o In order to maximize economies of scale, production of the Chiron will be increased from 500 units to 250,000.
o The carbon-fiber bodywork will be replaced by papier-mâché. VAG claims the Chiron will feature the most extensive use of papier-mâché in the bodywork of a supercar built by a non-communist nation.
o Instead of the planned seven-speed dual-clutch transmission, the Chiron will feature a four-speed automatic with a lockup torque converter.
o A low-cost version of the Chiron with a two-liter diesel engine will be sold in select European markets as a Skoda.
o The “Buy a Bugatti, get an island free” sales campaign will be suspended indefinitely.
o The custom-designed Michelin PAX ultra-high-performance tires have been scrapped; in their place, the Chiron will be fitted with Kumho Solus Eco Mileage Maker all-season tires in readily available sizes.
o An extended-wheelbase model of the Chiron will be produced exclusively for the Chinese market.
o Production of the Chiron will be moved to Volkswagen’s Puebla, Mexico plant.
In the wake of the Volkswagen emissions scandal, several prominent automotive publications are saying that they were well aware of the problems with Volkswagen’s diesel engines, and have been attempting to educate the public about the potential dangers for some time.
“We knew all along that there was a problem with VW’s TDIs,” said Randy Backpeddler, Contributing Editor for AlternativeFools.com. “That’s why we have been recommending people buy them: So we could get enough of them on the road to attract attention to the very obvious problem of emissions cheating. I’m proud to say that our strategy has worked.”
Dean Nyer, Editor-in-Chief of Roadgoing Asshole Magazine, says his publication’s attempts to warn readers about Volkswagen’s diesel cars have been largely misunderstood.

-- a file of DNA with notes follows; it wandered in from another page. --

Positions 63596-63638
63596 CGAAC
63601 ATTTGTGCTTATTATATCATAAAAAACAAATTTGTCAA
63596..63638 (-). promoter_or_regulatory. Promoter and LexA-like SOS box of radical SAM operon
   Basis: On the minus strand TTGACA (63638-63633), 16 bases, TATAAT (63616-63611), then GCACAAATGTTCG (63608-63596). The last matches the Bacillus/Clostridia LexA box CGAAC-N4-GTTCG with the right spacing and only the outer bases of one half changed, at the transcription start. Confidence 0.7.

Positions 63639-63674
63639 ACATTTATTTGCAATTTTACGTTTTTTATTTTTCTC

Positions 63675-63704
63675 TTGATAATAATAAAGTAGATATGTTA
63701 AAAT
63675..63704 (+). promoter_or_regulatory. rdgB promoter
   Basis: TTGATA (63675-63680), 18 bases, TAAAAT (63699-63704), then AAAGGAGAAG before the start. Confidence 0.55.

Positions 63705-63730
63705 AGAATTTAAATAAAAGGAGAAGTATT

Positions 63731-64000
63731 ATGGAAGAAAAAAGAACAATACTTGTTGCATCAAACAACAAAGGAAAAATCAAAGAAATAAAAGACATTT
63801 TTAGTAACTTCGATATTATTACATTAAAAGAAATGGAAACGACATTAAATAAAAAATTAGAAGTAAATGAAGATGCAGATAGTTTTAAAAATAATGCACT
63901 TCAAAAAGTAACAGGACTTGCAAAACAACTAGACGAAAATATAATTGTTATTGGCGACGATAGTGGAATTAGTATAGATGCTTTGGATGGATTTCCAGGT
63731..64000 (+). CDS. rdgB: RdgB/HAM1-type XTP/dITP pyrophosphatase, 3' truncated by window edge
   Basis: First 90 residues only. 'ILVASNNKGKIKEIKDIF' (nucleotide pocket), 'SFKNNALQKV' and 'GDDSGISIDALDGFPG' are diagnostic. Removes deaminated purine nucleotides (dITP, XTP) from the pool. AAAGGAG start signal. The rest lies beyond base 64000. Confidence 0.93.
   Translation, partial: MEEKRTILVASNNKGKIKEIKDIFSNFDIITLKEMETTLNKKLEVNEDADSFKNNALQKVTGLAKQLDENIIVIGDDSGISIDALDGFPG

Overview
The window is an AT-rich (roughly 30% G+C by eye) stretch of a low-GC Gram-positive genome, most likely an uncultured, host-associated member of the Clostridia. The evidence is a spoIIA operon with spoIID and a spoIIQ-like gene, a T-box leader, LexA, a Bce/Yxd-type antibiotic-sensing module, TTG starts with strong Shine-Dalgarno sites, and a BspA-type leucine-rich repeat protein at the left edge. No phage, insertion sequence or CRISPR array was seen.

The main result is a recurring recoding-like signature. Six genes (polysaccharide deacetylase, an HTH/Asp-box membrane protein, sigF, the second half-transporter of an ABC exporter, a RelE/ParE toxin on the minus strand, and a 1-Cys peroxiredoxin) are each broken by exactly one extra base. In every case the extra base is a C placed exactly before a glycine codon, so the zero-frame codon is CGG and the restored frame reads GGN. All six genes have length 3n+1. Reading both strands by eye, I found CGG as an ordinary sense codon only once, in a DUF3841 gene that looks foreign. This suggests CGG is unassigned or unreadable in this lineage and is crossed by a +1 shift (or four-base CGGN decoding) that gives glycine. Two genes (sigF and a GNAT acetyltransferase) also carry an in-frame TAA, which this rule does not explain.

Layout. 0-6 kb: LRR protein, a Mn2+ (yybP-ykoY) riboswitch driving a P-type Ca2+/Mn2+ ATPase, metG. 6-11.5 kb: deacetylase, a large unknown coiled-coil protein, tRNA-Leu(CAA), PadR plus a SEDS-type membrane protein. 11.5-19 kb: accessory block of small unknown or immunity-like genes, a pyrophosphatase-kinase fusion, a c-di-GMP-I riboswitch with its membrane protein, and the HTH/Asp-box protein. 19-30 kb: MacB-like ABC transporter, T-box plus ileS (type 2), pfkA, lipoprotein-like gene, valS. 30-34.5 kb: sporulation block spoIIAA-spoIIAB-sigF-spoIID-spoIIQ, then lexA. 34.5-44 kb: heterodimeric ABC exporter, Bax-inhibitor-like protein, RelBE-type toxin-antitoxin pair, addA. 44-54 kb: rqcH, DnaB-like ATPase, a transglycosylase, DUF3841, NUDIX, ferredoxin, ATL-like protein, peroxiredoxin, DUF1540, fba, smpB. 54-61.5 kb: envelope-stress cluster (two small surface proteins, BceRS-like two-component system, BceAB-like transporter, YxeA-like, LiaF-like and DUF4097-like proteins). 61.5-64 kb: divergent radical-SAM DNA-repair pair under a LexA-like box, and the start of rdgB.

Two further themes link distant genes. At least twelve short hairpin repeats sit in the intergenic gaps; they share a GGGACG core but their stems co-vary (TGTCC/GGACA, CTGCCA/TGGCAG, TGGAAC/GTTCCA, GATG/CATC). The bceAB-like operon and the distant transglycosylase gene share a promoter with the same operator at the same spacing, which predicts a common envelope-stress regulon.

“We have often written that only cool people buy diesels and that hybrid buyers are boring,” he told Autoblopnik. “What we meant was that diesel buyers are cool to important environmental issues that ought not to be ignored, while hybrid buyers are boring right into the heart of the matter, which is to reduce air pollution.”
Osmond Reefqueefer of Kelly Boob Book agreed that his publication’s position on Volkswagen diesels was also taken out of context.
“Sure, we said Volkswagen’s TDI cars were great,” he said. “And what we meant was that they pose a great danger to the health and safety of the American public.”
Volkswagen spokespolluter Gil Markes said he expects the media attention will be short lived.
“We were a bit surprised as to how much coverage the story has received, especially considering how many journalists we hosted at the Frankfurt Auto Show,” Markes told Autoblopnik. “But we’re pretty sure the media attention will die down once we announce that the 2017 Passat press preview will take place in Hawaii.”
Mary Barra has issued a formal apology for the Volkswagen emissions scandal, in which the Environmental Protection Agency has formally accused Volkswagen of installing a “defeat device” to pass emissions test.
“Volkswagen has violated the trust of thousands of its customers, and for that, General Motors would like to apologize,” Ms. Barra said.
“We know the general public will have a difficult time forgiving and forgetting what Volkswagen has done,” Ms. Barra added. “And for that, General Motors can only say we are very, very sorry.”
Asked what role General Motors played in the VW emissions scandal, Ms. Barra said, “None whatsoever. But that won’t stop people from blaming us and saying how much our cars suck compared to the Germans and the Japanese. Just you watch.”
“Obviously, we feel a great deal of sympathy for Volkswagen considering our own recent troubles,” she added. “But give us some credit. A car that has had its engine involuntarily switched off doesn’t pollute.”